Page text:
This is a hard one to post. I don’t like focusing on my physical appearance. When I exercise, I do it for the feeling. I’ve said it so often I should have shirts made, but honestly, if you feel good you look good. Not the other way around.
That said, I am human. I have days when I’m not thrilled with what I see. More often I see someone who, in my eyes, is the epitome of strength and beauty and I don’t measure up. We all do it. I had one of these days last Wednesday. The critic in me usually makes an appearance when I’m exhausted and struggling to keep up with the daily grind. My husband had just left for a week-long trip to Chicago that coincided with Parent-Teacher conferences, history presentations at school, Valentine’s day, birthday parties… you get the idea.
I’d just finished teaching a Total Body Conditioning class when a new member approached me to tell me how much she enjoyed the class. She then apologized for not being as strong as others and hoped she could look like me one day. Whoa! Wait a second! First off, everyone is new at one point. I needed her to know she showed strength simply by showing up to do the work. If she kept that up, she’d be stronger than she could imagine. Second, while I was flattered, didn’t she realize my body wasn’t perfect? Of course she did, but she didn’t dwell on the imperfections I was dwelling on. She just saw a fit girl. She was admiring the very body I was feeling down about in the moment. Her words snapped me out of my funk and back to reality.
I’m not fishing for compliments and I certainly don’t want to be a whiner. My point for writing this is to remind us (okay, mostly me) that perfection doesn’t exist. While I was wishing to have someone else’s strength, someone was wishing to have mine. Frankly, it’s a waste of time to pine for what someone else has. That time is better spent improving what I have. Accepting who we are doesn’t mean settling. It simply means we stop wasting energy chasing someone else’s dream. We focus on our own growth.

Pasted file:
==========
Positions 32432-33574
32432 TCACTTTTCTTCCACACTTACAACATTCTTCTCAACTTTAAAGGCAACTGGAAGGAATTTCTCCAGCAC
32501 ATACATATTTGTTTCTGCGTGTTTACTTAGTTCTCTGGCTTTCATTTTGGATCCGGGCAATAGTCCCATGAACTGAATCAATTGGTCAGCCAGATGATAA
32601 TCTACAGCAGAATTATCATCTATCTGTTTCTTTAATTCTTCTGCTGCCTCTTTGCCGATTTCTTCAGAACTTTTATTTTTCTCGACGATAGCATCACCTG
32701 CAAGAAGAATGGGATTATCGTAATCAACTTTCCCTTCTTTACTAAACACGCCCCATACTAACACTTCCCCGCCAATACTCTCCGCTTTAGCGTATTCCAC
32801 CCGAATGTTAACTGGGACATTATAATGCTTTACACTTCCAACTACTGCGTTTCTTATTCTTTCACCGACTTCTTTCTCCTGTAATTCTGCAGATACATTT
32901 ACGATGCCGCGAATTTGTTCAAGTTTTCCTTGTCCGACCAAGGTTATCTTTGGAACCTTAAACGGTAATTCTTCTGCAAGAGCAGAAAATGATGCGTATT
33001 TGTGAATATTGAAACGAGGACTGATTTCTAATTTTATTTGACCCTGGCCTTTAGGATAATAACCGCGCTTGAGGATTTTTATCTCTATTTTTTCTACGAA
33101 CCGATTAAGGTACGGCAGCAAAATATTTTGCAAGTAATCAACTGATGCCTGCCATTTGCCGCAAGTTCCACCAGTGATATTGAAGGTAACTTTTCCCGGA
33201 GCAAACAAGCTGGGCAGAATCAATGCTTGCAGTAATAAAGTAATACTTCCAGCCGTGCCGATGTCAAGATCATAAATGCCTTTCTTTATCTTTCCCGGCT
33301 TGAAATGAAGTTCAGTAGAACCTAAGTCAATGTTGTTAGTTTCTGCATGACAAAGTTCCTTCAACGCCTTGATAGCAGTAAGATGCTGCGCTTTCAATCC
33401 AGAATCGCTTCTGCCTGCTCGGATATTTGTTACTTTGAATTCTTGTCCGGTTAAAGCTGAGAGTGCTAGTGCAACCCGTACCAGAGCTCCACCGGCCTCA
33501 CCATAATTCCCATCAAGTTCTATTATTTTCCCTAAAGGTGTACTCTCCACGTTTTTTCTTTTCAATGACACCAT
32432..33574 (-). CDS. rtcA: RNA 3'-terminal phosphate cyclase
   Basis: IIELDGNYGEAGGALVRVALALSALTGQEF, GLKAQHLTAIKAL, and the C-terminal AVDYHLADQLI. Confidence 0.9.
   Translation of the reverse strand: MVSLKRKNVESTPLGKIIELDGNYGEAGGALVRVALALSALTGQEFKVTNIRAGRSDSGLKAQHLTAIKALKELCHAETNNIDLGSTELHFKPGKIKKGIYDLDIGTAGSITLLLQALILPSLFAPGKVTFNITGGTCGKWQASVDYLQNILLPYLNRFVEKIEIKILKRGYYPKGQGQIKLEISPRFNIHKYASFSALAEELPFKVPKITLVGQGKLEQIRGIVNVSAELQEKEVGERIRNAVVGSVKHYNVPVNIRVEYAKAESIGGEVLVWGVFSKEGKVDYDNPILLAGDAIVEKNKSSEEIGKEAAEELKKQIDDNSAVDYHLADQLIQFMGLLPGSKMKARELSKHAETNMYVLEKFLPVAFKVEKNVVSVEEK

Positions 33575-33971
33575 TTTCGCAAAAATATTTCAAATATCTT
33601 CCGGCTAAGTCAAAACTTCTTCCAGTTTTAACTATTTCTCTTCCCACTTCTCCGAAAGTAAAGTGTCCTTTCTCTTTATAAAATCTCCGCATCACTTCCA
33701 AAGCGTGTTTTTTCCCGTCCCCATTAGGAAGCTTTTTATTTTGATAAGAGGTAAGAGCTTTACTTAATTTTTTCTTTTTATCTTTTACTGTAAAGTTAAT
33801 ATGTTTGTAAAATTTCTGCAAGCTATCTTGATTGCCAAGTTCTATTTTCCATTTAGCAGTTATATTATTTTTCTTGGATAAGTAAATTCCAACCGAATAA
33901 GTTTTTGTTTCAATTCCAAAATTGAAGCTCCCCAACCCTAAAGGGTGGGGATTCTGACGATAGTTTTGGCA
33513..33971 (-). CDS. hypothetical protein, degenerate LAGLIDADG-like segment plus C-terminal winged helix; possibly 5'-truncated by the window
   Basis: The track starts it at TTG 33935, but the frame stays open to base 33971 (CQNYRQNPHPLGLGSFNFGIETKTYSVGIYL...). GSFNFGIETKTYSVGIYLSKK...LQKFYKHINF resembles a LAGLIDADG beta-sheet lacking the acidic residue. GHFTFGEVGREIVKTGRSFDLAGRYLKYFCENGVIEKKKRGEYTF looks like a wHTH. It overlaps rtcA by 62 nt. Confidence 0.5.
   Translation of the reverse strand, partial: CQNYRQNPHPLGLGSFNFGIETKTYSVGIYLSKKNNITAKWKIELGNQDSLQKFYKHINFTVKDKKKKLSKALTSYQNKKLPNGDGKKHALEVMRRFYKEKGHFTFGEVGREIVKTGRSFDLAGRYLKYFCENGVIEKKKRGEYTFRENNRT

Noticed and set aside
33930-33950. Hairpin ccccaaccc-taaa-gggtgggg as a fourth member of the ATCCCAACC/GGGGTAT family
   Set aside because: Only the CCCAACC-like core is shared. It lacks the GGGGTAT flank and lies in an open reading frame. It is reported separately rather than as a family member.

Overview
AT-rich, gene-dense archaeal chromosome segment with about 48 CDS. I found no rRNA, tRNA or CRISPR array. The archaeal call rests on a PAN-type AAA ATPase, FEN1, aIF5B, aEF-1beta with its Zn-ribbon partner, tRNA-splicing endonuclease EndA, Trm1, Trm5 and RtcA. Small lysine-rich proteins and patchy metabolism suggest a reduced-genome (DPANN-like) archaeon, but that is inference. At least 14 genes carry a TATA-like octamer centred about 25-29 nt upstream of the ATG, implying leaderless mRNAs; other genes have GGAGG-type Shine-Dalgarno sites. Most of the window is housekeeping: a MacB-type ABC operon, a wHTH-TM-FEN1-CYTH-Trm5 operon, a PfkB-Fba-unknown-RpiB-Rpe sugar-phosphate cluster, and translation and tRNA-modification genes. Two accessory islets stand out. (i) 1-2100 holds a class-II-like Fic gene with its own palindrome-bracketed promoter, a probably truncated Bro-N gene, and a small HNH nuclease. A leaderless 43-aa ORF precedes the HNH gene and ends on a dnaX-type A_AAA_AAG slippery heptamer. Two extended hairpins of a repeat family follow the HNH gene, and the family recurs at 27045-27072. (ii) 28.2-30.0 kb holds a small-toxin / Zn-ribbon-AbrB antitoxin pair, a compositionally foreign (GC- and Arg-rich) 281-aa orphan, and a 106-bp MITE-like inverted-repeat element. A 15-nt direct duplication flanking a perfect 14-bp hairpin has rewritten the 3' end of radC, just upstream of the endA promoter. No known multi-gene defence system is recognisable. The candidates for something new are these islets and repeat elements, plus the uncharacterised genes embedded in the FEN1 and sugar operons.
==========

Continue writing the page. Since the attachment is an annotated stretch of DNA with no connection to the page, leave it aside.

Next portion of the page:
Too often I find myself looking at others feeling like they have it all pulled together. Everything looks so easy to them. They don’t have the struggles I have. They don’t have to work hard to stay fit. But of course they do! And of course they struggle. Of course they don’t have it all pulled together! But what struck me most that Wednesday is that others may be looking at me thinking I have it all together!
I’m here to tell you that, yes, some days I’m feeling pretty good about myself. Overall I’m pleased with how I feel and how I look. I’m proud of what I’ve accomplished in running and I own the work I put into my classes. If I expect members to show up and give me their best, I have to be willing to give my best, too. I’m not going to shrug that off. But there are occasions when it’s just a victory to roll out of bed and show up.
I’m posting these pics of my stomach just as an example. It is what it is. They’re not bad. They’re not ideal. They just are. One pic is of my stomach in a normal standing state. The other is what I see every time I’m in downward dog or tabletop position when I practice yoga. This is a vast improvement from a few years ago when my core was much weaker, but this is where I’ve landed. I’m putting it out there to show you that none of us is perfect. Okay, maybe someone is, but that someone isn’t me.
When I tell people to be open to change and not to expect the changes to be the same as their neighbors’, I mean it. And I’m usually talking to me. My fitness journey is mine, and mine alone. If we can learn to stop measuring our progress by someone else’s measuring stick, we will find true freedom. If we can see ourselves the way others see us, we will find peace. If we can accept who we are and revel in our strengths, we will find joy. And joy lasts longer than a six-pack. It’s about progress, not perfection.